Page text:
Cities report to CDP the social risks they believe will stem from climate change. Top long-term concerns are population displacement and the spread of disease. But cities tell CDP that wealth inequality is a significant barrier to combatting climate change: 54 cities in 2019 to be precise, according to our new Cities at Risk report.

But solutions do exist. CDP’s Matchmaker is a platform for cities to build resiliency by seeking investment in their climate infrastructure goals, while ensuring those projects are developed with social equity in mind. Out of the $96.9bn in project value disclosed by cities to CDP in 2019, $25bn has not been secured. Increased funding for city climate initiatives will be required to drive down emissions and adapt to climate risks.

By 2050, 70% of the world’s population will live in cities and eight times as many city dwellers will be exposed to high temperatures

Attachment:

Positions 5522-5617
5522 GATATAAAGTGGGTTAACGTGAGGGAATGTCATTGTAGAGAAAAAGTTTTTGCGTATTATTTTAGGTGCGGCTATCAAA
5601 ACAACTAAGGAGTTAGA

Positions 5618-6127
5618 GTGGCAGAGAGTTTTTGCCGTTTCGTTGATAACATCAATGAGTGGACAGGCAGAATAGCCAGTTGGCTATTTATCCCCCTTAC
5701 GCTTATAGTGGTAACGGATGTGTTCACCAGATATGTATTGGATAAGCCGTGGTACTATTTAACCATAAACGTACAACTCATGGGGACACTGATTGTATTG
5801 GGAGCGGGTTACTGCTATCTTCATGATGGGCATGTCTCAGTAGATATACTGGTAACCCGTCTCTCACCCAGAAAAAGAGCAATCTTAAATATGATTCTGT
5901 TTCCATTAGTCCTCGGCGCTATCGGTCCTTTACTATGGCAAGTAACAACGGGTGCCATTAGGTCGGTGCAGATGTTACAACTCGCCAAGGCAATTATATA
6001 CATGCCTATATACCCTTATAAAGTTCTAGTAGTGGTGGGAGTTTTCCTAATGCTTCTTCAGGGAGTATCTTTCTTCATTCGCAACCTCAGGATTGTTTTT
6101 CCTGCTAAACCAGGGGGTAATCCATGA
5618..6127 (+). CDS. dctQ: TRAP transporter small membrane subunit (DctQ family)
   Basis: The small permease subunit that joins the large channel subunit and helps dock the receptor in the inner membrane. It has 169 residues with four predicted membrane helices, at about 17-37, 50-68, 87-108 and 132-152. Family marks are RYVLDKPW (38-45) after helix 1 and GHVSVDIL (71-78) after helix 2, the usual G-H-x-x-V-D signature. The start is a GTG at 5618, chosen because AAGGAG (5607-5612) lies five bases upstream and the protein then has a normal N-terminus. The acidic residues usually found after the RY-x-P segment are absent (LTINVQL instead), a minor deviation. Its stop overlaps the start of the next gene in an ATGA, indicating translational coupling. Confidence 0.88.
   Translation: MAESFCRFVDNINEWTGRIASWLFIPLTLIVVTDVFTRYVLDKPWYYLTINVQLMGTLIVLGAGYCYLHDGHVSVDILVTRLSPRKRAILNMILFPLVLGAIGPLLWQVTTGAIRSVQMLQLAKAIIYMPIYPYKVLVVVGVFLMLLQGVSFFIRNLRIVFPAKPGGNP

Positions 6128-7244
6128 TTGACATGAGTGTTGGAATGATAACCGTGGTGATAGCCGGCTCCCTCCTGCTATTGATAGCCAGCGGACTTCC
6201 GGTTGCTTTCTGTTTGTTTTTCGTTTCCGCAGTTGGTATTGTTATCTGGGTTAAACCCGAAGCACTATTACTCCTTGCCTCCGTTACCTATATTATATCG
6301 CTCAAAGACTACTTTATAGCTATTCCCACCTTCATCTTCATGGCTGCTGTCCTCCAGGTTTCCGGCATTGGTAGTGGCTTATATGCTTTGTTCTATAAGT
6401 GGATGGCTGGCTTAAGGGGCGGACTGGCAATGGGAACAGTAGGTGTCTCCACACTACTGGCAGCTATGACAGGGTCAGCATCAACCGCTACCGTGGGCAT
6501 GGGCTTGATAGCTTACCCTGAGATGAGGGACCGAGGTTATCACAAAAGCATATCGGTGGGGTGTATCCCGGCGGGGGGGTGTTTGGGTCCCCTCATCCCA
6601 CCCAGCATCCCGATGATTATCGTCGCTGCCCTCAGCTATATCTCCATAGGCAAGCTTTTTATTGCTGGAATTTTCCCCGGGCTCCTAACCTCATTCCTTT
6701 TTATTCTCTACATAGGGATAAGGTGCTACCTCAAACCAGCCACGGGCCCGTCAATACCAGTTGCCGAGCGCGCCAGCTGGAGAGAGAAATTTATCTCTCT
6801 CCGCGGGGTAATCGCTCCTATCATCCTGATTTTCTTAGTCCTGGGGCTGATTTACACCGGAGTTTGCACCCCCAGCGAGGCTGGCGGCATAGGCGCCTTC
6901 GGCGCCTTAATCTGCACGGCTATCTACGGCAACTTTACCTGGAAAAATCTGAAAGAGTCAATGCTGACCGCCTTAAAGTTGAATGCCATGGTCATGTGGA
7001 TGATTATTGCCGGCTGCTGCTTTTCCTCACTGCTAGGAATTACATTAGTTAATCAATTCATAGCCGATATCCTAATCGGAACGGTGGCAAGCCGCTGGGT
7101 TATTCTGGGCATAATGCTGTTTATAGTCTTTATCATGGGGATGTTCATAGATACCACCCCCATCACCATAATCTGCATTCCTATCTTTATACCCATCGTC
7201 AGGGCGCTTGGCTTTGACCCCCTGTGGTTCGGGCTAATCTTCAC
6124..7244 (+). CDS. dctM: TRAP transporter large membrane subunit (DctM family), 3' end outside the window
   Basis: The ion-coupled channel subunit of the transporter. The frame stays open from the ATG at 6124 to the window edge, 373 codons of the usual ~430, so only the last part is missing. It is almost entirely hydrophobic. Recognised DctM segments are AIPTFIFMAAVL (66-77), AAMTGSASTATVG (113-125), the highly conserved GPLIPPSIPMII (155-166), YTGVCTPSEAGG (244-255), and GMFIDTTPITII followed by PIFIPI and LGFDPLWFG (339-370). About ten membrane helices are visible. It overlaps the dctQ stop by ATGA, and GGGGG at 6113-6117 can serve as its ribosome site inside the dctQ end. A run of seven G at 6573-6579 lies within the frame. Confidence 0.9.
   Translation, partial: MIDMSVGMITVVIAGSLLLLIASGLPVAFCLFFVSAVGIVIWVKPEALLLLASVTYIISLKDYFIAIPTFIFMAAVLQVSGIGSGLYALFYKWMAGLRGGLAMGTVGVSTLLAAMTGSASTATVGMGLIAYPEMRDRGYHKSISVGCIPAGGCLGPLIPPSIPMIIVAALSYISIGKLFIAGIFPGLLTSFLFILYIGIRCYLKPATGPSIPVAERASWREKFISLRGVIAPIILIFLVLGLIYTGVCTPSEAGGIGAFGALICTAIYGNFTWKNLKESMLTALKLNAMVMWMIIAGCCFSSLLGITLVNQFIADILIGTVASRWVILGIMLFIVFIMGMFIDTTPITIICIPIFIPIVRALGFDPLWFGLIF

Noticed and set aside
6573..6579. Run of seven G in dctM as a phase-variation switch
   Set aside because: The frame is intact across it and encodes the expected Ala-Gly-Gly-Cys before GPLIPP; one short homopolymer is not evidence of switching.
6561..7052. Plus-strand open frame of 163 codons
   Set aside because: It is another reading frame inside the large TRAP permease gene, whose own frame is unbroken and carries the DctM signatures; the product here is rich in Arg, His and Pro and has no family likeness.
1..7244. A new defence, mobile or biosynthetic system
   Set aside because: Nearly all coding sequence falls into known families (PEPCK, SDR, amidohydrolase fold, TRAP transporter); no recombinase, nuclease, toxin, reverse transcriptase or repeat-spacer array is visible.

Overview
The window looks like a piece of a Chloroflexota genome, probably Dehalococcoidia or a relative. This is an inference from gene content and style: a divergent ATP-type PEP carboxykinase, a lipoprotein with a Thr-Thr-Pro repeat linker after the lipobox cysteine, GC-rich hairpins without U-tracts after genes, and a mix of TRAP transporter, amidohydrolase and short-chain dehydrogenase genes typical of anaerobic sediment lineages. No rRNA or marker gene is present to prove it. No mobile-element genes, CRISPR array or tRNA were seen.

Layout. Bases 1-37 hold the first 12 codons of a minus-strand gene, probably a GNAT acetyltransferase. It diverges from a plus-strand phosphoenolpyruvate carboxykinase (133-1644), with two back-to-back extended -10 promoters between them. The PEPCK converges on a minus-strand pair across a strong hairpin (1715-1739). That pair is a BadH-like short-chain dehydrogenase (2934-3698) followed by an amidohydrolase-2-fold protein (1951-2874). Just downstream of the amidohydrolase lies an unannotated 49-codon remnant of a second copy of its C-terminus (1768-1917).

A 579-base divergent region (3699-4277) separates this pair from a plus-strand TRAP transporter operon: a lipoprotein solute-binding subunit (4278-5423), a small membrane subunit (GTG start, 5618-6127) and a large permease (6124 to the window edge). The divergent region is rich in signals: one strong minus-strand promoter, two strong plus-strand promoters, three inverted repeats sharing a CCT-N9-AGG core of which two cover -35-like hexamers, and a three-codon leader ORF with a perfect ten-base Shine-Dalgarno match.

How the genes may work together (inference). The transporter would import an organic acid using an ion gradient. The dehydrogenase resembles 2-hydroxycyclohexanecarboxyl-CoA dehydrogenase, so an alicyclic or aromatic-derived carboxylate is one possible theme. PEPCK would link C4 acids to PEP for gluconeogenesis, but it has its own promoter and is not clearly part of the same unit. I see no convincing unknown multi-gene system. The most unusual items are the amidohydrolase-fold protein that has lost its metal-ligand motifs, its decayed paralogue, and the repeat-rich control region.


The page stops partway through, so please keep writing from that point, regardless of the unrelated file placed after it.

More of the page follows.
Finally, collaboration is key. Cities can only do so much on their own. They can’t reach these environmental goals without the support and insight of nearby business, as some cities control only 4% of their carbon emissions. More than 60% of cities disclosing to CDP in 2019 are already engaged in city-business collaboration, and we are seeing continued demand for partnerships. Cities are joining forces to find solutions on a local as well as a national scale; the mayors of the Mississippi River Cities and Towns Initiative address shared climate challenges like flooding and extreme heat regionally, and the US Climate Mayors is a bi-partisan peer-to-peer network of mayors working together to demonstrate leadership on a national scale.

By 2050, 70% of the world’s population will live in cities. By this time, eight times as many city dwellers will be exposed to high temperatures and 800 million more people could be at risk from the impacts. With the clock ticking toward 2030, the year by which the IPCC tells us we must halve emissions globally in order to limit warming to a 1.5C rise, cities must act now.

Bruno Sarda is president of CDP North America

Main picture credit: Gene Blevins/Reuters

This article is part of our in-depth Decade of Delivery commentary from sustainability leaders. To view all articles, please see our January 2020 digital magazine.



#deliverydecade  climate emergency  C40 Cities  California wildfires  Green New Deal  Cities at Risk  CDP Matchmaker  IPCC